The Poarch Band of Creek Indians in Alabama has offered the state a grand bargain which would afford the tribe exclusive rights on casino gambling in exchange for $1 billion. One influential lawmaker in the Montgomery capital says it’s a deal that should be strongly considered by the state.
This week at the Association of County Commissions of Alabama’s 2019 Legislative Conference, House Speaker Mac McCutcheon (R-Monrovia) spoke about the issue in Auburn. The ex-police officer said the Native American’s offer would provide a tide of new revenues for the state, and stop critical gaming and lottery dollars from flowing to neighboring states.
McCutcheon stated, “I am not a big gambling guy, but if you are going to vote for a lottery, that’s gambling. Don’t be a hypocrite and let’s get the biggest bang for the buck.”
The speaker declared, “Let’s address a lottery, the Poarch Creek Indians, and these counties that want a one-armed gambling. Put them all in a room and hammer out a deal.”
Recently the Poarch Band of Creek Indians have been criticized by a largely anonymous group claiming the tribe is taking advantage of Alabama. The Poarch Creek Accountability Now (PCAN) nonprofit says the Native Americans are not paying taxes on their gaming profits, and rather taking their cash to invest in casino projects in other states and jurisdictions.
As reported by Casino.org, earlier this year, the Alabama tribe acquired Sands Bethlehem in Pennsylvania for $1.3 billion. It moreover own properties in Nevada, Florida, Aruba, and Curacao.
The Poarch Indians operate three resorts in Alabama, under its Wind Creek Hospitality arm. However, the three venues only offer Class I and II gaming (ex: bingo and non-banked card games) under the Indian Gaming Regulatory Act (IGRA). The tribe’s earnings are free of state taxes.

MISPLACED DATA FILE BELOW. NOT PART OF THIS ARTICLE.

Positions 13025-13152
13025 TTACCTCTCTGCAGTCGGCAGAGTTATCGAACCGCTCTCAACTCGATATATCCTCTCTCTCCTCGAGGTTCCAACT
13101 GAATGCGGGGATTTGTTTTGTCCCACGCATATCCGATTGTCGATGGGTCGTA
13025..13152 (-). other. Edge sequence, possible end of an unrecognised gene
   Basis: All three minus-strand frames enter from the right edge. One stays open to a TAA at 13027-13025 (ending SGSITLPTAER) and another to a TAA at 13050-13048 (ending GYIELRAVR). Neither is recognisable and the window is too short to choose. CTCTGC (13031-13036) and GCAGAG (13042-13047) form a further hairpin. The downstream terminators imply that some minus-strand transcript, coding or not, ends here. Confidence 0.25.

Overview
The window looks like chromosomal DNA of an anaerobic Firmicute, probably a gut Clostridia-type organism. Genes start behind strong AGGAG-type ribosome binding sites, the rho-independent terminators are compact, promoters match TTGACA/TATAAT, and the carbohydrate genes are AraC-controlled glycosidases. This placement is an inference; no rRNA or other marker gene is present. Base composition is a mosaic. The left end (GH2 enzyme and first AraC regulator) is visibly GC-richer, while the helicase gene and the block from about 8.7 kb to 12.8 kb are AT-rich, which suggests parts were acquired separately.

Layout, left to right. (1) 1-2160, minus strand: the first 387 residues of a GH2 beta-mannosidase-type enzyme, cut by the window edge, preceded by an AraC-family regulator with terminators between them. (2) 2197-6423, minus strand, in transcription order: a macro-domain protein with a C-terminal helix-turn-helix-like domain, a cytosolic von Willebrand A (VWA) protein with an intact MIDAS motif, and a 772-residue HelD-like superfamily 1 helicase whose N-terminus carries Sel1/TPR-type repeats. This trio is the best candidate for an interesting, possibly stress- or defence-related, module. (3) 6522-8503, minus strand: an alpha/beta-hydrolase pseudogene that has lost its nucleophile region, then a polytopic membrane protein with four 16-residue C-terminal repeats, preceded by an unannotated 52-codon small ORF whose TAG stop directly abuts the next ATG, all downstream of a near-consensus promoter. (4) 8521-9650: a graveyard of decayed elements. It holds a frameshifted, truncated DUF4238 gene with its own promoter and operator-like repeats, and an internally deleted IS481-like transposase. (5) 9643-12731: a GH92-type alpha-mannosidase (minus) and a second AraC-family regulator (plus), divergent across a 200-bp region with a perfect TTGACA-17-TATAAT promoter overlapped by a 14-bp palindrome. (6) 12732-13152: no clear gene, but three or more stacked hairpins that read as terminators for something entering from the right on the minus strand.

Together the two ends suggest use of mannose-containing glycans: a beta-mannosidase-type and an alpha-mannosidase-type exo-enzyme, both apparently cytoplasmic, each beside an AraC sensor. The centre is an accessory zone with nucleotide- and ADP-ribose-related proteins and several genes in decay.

Unless the tribe enters into a compact with its host state, IGRA doesn’t permit tribal casinos on sovereign land to operate slot machines and table games like blackjack and roulette. Alabama and the tribe haven’t done that till now.
However, the tribe is willing to negotiate now. The Poarch Indians revealed a $1 billion plan last month.
The proposal includes:
$725 million in licensing and compact fees to incorporate slots and table games at its three existing venues, plus two new casino resorts
$350 million in projected tax revenue sharing
6,500 new jobs
Allow the state to conduct a traditional lottery, but ban video lottery terminals at racetracks
The state would need to transfer the gaming rights to everything other than the lottery to the Native American group for the tribe to sign its proposal.
Alabama has opposed most forms of gambling for a long time. It’s one of just five non-lottery states remaining in the US.
Centered in the Bible Belt, Alabama hasn’t been as prepared to ease its unwavering aggression to gambling as its neighbors. Last week Mississippi debuted its lottery, Arkansas has allowed commercial casinos. Tennessee has annulled sports betting regulations, Georgia lawmakers are thinking about expanded gambling, and Kentucky just nominated a governor who ran on ending casino ban.
However, McCutcheon says too many of his constituents won’t budge in the Cotton State.
The speaker explained, “Here is the bottom line in the Republican caucus. Out of the 77 members, 18 are not for any gambling at all. It takes 63 votes to pass a constitutional amendment.”